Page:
Elliot Polakoff, AZFamily.com

Phoenix event raises awareness surrounding violence towards Indigenous women

It's an issue that has so often been overlooked: Indigenous women who have gone missing or murdered without any explanation why.

Here in Arizona, the state has the third-highest number of missing or murdered women. Tonight at the Heard Museum, an event hosted by Arizona Congressman Greg Stanton tried to change that.

The evening started with a screening of the documentary 'Somebody's Daughter,' highlighting some of those stories of violence towards Indigenous women. Afterward, there was a panel discussion about what needed to be done moving forward.

"The scope of this issue is so vast," Somebody's Daughter creator Rain said. "And a lot of people just have no concept of that.

Navajo Nation President Jonathan Nez and his wife were at the White House Monday for the tribal nation's summit. For years tribal people, namely women, have gone missing without a trace.

Rain decided to share Indigenous families' stories of lost loved ones to help raise awareness and get lawmakers' attention.

"It's led to a lot of positive initiatives," Rain said. "Just recently, the President signed an executive order on November the 15th on this issue."

Recent federal legislation like Savanna's Act and the Not Invisible Act address Indigenous violence. But advocates say there's still a long way to go.

According to the Justice Department, four out of five Native women are affected by violence in their lifetimes.

"There are thousands of Native American missing women and girls," Congressman Greg Stanton said. "And nobody's looking for them."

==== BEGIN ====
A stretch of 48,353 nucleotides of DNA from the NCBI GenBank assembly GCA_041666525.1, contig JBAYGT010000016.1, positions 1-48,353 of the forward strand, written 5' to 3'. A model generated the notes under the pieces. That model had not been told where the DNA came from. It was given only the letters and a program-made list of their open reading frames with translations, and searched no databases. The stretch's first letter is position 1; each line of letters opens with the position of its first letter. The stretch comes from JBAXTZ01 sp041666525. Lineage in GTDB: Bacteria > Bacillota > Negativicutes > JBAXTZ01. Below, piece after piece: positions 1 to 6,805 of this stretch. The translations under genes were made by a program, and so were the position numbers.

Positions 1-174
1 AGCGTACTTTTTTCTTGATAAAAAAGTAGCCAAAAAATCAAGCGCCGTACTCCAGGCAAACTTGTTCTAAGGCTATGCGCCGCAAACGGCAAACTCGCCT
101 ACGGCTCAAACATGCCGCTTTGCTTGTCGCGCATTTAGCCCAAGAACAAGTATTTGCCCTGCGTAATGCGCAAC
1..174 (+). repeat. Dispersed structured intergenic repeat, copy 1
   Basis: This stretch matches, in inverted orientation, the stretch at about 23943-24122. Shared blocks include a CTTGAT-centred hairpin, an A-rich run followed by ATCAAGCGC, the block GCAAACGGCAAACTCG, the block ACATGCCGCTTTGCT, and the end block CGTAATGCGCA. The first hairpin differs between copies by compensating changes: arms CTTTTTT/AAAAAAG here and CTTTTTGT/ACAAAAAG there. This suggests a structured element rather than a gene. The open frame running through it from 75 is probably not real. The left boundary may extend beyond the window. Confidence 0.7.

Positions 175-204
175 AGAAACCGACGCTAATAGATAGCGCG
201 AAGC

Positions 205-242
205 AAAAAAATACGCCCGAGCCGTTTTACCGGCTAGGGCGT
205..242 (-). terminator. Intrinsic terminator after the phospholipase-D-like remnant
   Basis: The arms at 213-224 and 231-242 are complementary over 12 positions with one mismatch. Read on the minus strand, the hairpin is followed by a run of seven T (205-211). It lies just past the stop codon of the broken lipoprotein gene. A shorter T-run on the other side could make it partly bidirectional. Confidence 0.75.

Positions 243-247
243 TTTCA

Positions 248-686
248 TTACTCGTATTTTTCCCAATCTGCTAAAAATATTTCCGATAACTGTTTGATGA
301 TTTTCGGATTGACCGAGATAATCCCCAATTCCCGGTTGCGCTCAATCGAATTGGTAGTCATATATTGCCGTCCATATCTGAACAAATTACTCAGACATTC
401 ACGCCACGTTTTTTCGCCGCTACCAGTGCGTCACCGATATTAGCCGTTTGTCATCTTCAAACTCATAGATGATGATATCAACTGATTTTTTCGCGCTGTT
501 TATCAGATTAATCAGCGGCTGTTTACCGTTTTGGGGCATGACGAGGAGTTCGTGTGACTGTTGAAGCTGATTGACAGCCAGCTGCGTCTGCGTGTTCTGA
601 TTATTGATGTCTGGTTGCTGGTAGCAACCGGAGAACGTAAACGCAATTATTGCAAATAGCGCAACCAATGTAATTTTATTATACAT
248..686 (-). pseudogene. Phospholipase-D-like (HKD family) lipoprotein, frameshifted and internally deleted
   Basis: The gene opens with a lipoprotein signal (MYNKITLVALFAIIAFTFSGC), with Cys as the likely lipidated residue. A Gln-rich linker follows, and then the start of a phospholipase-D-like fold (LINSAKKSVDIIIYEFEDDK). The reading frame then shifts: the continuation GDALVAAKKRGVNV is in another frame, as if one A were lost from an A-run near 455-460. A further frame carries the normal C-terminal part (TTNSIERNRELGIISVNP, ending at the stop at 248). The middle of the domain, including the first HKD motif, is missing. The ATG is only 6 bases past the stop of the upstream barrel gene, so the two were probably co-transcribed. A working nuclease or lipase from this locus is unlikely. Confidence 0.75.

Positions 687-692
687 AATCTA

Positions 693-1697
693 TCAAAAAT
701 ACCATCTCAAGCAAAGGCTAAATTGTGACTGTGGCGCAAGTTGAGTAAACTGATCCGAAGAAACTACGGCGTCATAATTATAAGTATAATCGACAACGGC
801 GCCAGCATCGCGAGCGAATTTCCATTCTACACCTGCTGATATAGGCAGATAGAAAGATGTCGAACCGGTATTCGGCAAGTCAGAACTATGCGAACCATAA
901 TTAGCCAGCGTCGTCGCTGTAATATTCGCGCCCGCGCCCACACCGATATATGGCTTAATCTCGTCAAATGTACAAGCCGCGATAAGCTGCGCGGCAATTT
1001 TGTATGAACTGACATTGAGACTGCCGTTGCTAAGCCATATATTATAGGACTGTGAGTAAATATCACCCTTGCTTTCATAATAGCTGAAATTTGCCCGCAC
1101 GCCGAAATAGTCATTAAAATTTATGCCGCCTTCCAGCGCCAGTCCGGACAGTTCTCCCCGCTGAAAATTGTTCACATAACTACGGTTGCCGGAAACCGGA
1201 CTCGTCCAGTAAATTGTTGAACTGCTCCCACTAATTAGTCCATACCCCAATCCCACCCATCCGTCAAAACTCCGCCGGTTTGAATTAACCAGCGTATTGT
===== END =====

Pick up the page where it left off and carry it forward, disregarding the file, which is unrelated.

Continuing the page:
Stanton hopes that events like this one will hit home for a state that has over 20 federally recognized Indigenous tribes.

"It will shock the conscience," Stanton said. "It will shock all of our consciences. It's unacceptable in the United States of America. We need to stand up for our fellow American citizens and say more needs to be done about this tragic situation."

Hopi tribe member and victim rights specialist Valaura Imus-Nahsonhoya says that includes increased psychological resources to families whose loved ones never come back.

"Our closure is through our spiritual and mental well-being," Imus-Nahsonhoya said. "Sometimes, we don't have the physical piece of it."

In the meantime, she says continuing to have public conversations like this one about what Indigenous families are experiencing goes a long way.

"They're pleading for help; they're pleading for a response," Imus-Nahsonhoya said. "And that's my hope tonight that our participants will be able to truly understand that's the need for our families and our survivors."